Species: T. leucolophus
The White-crested Turaco is an African bird. It has a unique quality of having true pigment coloration. The bright colors of most birds are due to refraction of light by their feather structures. When mixed with water, Turacos feathers will actually dye the water. This pigmentation also allows them to maintain their color year round.
White-crested Turacos are about 15 to 18 inches in length. They are colorful, long-tailed birds which are green and blue in color with crimson primary feathers that show well in flight. They have white crest, chin, neck, and nape. The sexes are similar.
This species feeds on fruits, seeds, leaves, flowers, and occasionally invertebrates.
White-crested Turacos have a large African range and are considered common. They are residents from southeast Nigeria to northern Uganda, southwest Sudan and west Kenya. Their habitat occurs in evergreen forests and wooded valleys as well as dry scrub area. They nest in trees, where they can build a platform of twigs.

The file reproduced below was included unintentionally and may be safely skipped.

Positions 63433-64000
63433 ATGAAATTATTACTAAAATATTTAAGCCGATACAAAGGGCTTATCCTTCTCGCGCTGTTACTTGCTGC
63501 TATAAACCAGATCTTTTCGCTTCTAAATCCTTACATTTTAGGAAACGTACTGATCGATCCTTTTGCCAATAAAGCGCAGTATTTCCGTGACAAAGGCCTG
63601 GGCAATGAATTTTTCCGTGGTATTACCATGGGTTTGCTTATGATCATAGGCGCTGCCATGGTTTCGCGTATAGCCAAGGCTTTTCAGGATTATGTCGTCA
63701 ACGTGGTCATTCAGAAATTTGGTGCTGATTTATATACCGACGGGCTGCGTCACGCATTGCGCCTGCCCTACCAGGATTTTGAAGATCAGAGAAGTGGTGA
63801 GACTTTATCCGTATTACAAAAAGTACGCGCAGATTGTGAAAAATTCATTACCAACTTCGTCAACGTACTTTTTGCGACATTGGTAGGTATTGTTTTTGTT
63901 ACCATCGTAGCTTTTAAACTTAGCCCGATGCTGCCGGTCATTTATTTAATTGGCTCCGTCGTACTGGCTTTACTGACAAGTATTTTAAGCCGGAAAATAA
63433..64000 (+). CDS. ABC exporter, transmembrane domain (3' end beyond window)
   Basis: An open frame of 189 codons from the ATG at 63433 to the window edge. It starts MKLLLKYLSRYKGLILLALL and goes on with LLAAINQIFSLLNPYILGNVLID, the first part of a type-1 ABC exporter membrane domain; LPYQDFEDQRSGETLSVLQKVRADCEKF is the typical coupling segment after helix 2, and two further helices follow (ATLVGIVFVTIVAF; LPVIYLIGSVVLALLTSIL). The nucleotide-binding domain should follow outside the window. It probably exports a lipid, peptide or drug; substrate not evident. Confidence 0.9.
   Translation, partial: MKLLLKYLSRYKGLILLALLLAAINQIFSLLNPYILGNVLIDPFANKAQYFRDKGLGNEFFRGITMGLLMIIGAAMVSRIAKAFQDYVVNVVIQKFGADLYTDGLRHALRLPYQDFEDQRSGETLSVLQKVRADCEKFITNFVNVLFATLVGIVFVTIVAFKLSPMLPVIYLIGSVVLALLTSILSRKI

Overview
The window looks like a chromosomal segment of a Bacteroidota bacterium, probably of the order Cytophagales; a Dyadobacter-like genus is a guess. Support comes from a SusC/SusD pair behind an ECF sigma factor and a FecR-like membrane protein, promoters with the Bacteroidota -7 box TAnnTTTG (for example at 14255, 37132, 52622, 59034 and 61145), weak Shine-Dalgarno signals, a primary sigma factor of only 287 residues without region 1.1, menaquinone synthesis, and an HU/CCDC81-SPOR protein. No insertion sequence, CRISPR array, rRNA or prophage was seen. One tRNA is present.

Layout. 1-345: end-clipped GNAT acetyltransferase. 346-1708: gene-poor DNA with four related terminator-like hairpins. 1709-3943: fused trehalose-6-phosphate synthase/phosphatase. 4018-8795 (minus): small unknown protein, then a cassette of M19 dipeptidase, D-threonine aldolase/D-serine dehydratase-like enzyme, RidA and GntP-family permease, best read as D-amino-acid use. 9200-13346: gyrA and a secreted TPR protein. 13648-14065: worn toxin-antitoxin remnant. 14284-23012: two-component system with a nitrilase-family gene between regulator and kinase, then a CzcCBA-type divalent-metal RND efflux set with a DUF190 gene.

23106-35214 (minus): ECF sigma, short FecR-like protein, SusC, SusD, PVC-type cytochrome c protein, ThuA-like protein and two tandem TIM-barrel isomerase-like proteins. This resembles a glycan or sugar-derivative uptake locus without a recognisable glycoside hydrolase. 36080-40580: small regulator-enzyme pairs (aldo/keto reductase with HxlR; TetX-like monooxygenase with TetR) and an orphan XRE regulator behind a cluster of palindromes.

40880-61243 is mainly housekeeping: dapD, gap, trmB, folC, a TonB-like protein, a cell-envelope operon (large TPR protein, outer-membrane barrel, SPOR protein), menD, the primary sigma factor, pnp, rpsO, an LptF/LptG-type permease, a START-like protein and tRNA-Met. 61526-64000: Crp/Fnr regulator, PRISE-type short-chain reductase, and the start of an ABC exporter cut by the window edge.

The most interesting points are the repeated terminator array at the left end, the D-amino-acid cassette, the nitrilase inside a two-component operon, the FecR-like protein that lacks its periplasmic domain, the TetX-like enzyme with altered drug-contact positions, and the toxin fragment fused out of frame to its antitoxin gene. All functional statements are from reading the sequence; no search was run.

The Turaco is monogamous. The clutch is 2 to 3 white eggs. Incubation lasts 21 to 24 days and the young fledge after only 10 to 12 days. Both parents contribute to incubation, brooding and feeding.
Chicks are fed primarily on fruit. The young leave nest before they can fly and will climb on the tree. Turacos have strong wing claws to enable this habit.